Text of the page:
Just like the Parisians dreamt their games, the London Olympic committee had managed to present the competitions in that jewel box that London can be. As a sneak peek to what the Brazilian games may be in 2016, the Horseguard Parade square got enhanced with a gigantic sandbox for the Beach volleyball tournament. In spite of occasional showers, St James Park had never looked more like a seaside resort where a colourful crowd could cheer and dance on the instructions of a passionate commentator. This is also that the Modern Games.
It's coming home.
England is home to football. But if beach volleyball carries along the scents of Copacabana and its coconut trees, the Beautiful Game still smells nowadays like outdated sexism and machismo. I was therefore delighted to see Wembley, the temple of this local religion, filled with 80.000 enthusiasts cheering the sporting performances of the women football teams. That was a victory in itself.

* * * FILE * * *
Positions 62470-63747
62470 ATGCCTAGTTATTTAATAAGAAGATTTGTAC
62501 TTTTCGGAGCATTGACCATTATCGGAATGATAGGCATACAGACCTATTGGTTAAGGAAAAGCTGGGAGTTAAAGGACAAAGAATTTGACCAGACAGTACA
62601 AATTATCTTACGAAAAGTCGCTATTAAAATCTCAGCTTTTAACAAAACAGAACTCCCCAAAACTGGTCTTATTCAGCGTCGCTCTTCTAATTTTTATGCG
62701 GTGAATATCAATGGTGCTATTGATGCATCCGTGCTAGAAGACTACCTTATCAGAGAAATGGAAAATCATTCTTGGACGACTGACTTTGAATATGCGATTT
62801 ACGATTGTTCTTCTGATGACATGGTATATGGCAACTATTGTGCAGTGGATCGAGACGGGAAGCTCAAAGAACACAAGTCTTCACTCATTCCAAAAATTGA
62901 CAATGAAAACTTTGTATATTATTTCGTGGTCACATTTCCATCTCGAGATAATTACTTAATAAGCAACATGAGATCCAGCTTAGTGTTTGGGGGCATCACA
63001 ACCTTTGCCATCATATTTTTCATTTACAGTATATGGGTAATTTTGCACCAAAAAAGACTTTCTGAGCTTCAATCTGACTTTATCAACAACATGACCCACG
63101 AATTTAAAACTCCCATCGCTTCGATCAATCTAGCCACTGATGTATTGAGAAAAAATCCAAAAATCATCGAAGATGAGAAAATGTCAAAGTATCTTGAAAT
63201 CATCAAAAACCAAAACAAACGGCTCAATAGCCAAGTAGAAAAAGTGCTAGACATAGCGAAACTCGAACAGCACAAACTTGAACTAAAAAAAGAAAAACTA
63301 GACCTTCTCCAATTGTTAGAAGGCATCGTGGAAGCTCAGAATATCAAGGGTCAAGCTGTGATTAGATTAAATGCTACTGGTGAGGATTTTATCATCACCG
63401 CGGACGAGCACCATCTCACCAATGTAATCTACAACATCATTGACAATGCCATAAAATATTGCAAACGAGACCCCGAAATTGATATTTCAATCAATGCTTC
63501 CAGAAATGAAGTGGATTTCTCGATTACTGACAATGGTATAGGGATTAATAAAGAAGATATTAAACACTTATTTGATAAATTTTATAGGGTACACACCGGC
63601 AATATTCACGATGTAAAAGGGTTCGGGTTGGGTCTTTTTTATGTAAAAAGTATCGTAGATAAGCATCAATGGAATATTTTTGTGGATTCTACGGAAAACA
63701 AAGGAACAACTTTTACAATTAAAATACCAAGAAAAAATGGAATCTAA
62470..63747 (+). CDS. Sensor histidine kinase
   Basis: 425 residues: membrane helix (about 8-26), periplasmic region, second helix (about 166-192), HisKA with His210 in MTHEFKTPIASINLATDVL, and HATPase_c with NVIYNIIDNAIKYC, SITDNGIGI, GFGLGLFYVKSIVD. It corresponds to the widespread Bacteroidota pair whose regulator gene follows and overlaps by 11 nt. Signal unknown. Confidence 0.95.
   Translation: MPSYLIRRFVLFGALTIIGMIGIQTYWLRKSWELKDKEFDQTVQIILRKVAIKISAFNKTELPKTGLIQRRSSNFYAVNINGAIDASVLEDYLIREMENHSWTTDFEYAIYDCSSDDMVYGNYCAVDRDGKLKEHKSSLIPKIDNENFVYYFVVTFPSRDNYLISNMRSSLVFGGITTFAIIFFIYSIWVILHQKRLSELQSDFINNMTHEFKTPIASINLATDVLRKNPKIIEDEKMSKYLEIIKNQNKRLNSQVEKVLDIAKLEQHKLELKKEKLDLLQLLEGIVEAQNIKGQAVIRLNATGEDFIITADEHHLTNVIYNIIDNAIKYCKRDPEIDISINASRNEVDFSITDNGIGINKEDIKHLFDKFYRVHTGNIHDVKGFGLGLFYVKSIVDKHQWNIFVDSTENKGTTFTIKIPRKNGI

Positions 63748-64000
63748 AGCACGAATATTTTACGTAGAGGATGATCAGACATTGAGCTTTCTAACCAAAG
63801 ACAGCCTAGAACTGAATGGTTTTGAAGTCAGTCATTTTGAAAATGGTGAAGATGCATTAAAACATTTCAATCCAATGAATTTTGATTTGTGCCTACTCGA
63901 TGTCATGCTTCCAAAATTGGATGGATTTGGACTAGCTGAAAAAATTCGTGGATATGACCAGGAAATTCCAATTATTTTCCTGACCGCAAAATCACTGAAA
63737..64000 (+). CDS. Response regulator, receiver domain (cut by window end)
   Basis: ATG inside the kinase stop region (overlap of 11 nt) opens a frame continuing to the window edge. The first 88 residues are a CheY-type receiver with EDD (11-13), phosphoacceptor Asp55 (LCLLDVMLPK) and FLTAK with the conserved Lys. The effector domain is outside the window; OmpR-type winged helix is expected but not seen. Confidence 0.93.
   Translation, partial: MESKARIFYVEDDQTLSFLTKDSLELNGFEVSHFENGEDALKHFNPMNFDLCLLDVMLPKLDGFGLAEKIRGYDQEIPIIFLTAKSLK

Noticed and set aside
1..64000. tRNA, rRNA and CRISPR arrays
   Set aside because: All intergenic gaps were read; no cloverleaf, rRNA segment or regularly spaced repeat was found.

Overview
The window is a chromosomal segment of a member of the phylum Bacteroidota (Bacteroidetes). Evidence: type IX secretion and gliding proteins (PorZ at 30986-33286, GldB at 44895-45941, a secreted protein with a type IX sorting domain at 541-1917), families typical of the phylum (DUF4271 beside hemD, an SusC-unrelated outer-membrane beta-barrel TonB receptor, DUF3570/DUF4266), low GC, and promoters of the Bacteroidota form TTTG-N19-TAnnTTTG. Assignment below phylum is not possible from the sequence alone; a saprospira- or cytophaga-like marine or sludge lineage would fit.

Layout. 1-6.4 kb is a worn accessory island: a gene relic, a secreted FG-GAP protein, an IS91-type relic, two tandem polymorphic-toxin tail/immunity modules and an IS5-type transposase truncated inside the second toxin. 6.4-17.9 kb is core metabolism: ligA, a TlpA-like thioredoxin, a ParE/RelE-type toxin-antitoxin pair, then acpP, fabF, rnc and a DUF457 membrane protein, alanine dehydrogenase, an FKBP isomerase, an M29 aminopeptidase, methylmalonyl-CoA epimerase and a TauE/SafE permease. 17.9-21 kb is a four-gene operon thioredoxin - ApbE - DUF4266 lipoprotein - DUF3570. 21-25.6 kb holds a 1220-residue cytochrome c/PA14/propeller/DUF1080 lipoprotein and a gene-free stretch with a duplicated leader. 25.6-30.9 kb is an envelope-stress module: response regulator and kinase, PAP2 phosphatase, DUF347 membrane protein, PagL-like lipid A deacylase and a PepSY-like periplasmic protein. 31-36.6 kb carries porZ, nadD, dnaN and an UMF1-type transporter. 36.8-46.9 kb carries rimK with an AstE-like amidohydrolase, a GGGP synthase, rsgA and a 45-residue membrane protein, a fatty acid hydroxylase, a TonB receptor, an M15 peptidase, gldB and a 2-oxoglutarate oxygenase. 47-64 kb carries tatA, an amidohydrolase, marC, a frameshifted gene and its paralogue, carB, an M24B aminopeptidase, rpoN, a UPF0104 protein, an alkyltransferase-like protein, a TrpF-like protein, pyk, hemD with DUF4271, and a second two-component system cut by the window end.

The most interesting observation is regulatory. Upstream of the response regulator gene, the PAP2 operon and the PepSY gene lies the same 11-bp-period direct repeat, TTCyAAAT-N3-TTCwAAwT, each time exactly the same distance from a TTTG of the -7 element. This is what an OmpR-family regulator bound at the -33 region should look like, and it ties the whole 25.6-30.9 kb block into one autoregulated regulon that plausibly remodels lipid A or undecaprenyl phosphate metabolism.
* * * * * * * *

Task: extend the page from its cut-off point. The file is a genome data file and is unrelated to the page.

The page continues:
But it was topped by the privileged opportunity to stay in the stadium long after the last kick and to see the athletes walk around this mythic location with their medals around the neck. As the stewards were pulling down the nets and the spectators were exiting the arena, the US players walked the pitch one more time, to make the moment last just a little more. Tobin Heath, the pious, stood still, her arms outstretched, her eyes closed, as if she wanted to absorb every vibration.
La Marseillaise as a finale.